TQM evolved out of applications in manufacturing companies such as Toyota, IBM, and Motorola. In the 1990s, service companies began to realize that they could benefit from quality management. This is important as the service sector is the largest segment of the US economy, employing almost three times as many people as manufacturing industries. The service sector covers a very wide spectrum of differentiated organizations such as healthcare, education, banking, insurance, hotels, transport, and so on, to name a few. It involves a very large number of people in a variety of work processes.
Reserve Bank of India (RBI) is taking initiatives for implementing TQM practices in banking sector for improving and upgrading the professional skills of the employees. RBI also suggests different public sector banks and commercial banks to adopt TQM practices and implement the same for their employees. TQM practices can be adopted in banks which would be a successful strategy to meet the new challenges. In the service industries like banking, most of the basic operation involves direct interaction of the employees with the customers. The growth of a bank is heavily dependent on customer satisfaction, and due to the availability of varied options, customers can shift to other banks or any other financial institution in no time.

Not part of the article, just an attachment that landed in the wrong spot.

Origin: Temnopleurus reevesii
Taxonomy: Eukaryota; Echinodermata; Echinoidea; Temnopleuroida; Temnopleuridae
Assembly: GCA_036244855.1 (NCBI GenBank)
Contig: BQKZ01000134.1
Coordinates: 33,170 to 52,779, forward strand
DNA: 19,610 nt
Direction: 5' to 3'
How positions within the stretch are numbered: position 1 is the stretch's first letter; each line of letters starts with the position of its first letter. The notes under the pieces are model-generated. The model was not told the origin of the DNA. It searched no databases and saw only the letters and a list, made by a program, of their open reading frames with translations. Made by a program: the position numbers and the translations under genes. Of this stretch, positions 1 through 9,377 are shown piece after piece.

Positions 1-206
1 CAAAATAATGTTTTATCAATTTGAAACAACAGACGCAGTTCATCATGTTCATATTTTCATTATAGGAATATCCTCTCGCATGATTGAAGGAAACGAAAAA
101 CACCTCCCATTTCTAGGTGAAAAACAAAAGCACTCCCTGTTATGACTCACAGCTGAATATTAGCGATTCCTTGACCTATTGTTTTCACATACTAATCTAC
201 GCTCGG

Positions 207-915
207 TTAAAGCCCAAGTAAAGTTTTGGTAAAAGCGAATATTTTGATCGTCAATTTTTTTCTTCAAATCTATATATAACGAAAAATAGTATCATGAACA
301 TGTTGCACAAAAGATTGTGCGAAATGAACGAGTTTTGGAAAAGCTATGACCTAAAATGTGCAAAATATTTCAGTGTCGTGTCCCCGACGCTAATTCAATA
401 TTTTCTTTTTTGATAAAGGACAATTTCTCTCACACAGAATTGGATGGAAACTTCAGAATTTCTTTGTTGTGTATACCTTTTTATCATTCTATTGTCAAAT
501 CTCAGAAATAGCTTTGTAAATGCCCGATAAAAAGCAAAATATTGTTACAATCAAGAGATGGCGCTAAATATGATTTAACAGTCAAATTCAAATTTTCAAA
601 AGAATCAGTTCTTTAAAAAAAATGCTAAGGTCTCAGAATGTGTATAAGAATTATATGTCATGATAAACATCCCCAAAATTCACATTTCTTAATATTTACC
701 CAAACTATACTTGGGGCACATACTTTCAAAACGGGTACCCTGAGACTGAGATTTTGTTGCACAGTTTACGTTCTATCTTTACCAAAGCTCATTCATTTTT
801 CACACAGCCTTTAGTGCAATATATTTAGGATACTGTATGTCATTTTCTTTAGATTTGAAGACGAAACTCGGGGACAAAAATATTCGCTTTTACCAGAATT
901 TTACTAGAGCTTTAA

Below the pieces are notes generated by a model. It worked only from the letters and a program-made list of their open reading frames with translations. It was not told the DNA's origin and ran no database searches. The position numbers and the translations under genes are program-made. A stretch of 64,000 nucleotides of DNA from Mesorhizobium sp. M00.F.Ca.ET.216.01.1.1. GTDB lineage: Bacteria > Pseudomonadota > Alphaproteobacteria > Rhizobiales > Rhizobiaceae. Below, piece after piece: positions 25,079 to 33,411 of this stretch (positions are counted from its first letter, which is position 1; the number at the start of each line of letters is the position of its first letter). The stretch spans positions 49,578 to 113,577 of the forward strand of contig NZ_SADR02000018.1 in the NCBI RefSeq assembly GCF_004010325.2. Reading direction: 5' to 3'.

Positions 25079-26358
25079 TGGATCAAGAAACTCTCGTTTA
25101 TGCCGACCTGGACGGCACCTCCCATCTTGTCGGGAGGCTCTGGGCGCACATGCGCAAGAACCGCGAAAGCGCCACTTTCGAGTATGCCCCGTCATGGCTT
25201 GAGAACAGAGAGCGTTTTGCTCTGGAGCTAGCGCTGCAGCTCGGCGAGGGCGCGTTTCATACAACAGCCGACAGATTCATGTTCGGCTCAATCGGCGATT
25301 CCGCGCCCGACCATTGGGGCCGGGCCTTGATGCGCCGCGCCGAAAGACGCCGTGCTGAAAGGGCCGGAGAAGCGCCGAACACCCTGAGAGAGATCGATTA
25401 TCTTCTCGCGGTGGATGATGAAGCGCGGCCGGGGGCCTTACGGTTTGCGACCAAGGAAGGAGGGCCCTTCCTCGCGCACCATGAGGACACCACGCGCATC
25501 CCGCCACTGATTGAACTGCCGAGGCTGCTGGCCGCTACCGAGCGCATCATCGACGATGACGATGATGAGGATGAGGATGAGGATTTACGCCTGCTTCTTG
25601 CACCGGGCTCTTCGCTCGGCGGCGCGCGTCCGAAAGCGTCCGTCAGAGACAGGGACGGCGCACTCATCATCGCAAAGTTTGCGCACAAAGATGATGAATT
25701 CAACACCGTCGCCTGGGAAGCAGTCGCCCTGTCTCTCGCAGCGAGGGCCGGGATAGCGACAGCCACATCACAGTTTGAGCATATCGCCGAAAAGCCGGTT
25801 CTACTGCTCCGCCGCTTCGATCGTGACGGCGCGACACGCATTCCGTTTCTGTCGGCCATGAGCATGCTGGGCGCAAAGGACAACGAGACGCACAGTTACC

The Housing Development Finance Corporation Limited (HDFC) was amongst the first to receive an ‘in principle’ approval from the RBI to set up a bank in the private sector, as part of RBI’s liberalization of the Indian Banking Industry in 1994. HDFC Bank began operations in 1995 with a simple mission, that is, to be a ‘World-class Indian Bank’. HDFC Bank has a global presence and has been adjudged the winner in the Finance category and conferred the ‘Quality Excellence Award for Best Customer Service Result’ at The National Quality Excellence Awards-2013 programme in Mumbai presented by the Stars of the Industry Group and World CSR Day.
“The goal as a company is to have customer service that is not just the best, but legendary,”
————————————————————————————————- Sam Walton
Upon completion of this chapter, you will be able to:
- Understand the similarities and differences between products and services
- Explain the classification of services
- Define service quality
- Measure service quality
- Discuss the various models used for improvements in service quality
Source: Poornima M. Charantimath (2017), Total Quality Management, Pearson; 3rd edition.